Smart meters coming to Arlington Heights
Some Arlington Heights residents will start seeing smart meters by the end of the year.
Jim Dudek, ComEd external affairs manager, told the village board Monday about the electric company's plans to start installing the higher-tech meters for thousands of Arlington Heights residents in December. All Arlington Heights residents will have the new meters by October 2015, Dudek said.
"We are excited to start deploying these smart meters in your community very soon," Dudek said.
The smart meters will transmit usage information to ComEd six times a day and allow residents to look at their usage as soon as the next day and break it down into half-hour increments, said Mike McMahan, ComEd's vice president of advanced metering infrastructure implementation.
"This is important for customers because it means we don't have to go into people's backyards anymore. We don't have to go into people's homes anymore," McMahan said.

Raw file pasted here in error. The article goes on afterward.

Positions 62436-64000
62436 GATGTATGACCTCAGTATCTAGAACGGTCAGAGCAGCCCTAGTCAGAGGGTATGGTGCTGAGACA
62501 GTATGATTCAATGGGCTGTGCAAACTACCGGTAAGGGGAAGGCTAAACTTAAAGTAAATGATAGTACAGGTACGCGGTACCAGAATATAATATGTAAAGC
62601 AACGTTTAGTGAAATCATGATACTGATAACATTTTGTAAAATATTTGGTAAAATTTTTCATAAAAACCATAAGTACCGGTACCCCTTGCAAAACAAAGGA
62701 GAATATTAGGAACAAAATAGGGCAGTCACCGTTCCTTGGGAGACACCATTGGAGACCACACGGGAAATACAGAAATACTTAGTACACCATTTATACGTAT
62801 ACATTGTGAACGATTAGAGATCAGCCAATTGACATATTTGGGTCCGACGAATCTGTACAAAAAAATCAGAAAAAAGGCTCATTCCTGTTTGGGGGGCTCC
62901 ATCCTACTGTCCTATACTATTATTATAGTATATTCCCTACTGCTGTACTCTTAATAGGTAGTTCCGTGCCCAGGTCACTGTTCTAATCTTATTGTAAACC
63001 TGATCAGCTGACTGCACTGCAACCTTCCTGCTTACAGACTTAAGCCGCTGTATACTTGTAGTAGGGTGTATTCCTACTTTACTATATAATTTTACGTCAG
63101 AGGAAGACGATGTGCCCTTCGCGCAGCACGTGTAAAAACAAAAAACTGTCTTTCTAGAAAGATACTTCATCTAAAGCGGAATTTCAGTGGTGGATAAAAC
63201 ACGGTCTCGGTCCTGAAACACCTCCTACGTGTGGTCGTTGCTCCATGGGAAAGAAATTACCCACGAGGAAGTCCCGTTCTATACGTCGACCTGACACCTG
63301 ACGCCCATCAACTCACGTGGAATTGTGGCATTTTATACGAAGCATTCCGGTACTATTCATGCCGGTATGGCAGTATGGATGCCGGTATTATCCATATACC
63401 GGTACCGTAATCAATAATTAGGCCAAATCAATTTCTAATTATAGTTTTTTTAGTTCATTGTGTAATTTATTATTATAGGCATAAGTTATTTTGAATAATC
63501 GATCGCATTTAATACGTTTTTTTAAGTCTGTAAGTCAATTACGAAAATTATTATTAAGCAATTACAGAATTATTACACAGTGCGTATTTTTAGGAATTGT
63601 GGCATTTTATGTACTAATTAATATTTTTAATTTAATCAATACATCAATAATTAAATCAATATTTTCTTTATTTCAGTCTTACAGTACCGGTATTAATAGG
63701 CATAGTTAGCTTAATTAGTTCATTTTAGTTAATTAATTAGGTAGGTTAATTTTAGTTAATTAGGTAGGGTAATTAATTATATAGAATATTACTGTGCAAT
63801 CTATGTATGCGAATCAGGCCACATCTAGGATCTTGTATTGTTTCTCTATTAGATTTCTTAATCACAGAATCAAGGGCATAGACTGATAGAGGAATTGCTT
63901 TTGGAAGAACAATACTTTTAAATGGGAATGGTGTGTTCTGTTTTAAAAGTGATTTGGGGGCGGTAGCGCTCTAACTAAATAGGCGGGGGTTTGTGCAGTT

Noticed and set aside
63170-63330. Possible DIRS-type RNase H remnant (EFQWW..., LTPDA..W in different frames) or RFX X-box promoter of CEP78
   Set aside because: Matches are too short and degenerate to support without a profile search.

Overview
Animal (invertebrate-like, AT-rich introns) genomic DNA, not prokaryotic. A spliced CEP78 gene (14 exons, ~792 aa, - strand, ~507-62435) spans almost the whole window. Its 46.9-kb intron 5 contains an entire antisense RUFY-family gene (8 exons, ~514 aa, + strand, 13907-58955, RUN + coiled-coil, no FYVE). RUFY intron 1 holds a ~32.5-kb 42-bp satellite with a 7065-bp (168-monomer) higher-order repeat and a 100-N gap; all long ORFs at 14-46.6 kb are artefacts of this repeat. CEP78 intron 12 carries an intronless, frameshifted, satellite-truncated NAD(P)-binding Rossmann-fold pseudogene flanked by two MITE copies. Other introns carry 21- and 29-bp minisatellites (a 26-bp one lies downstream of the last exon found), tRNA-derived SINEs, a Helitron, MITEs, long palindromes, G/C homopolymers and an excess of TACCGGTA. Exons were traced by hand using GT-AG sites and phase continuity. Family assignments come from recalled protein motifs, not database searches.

It will also allow customers to check their statistics online and alter their behavior to save money.
"You can have some significant savings based on real-time pricing," McMahan said.
The new meters also will be more accurate, officials said, eliminating estimated bills.
McMahan said residents will be notified several times before the installation. The switch-over may create a loss of power for about 5 minutes, but only in older homes, he said.
In the future, smart meters will also help ComEd respond more quickly and thoroughly to outages by automatically creating a help ticket when the meters register an outage.
"That's a pretty powerful feature," McMahan said. "Technically you won't have to call it in, but we still ask that you do."
Officials acknowledged that there are some people who don't want to upgrade to smart meters for privacy or health concerns, but they said that is less than 1 percent of all customers.
Although the meters transmit six times a day, the radio frequency is on for less than 5 minutes a day, they said.
"This sounds like a great program," Trustee Jim Tinaglia said.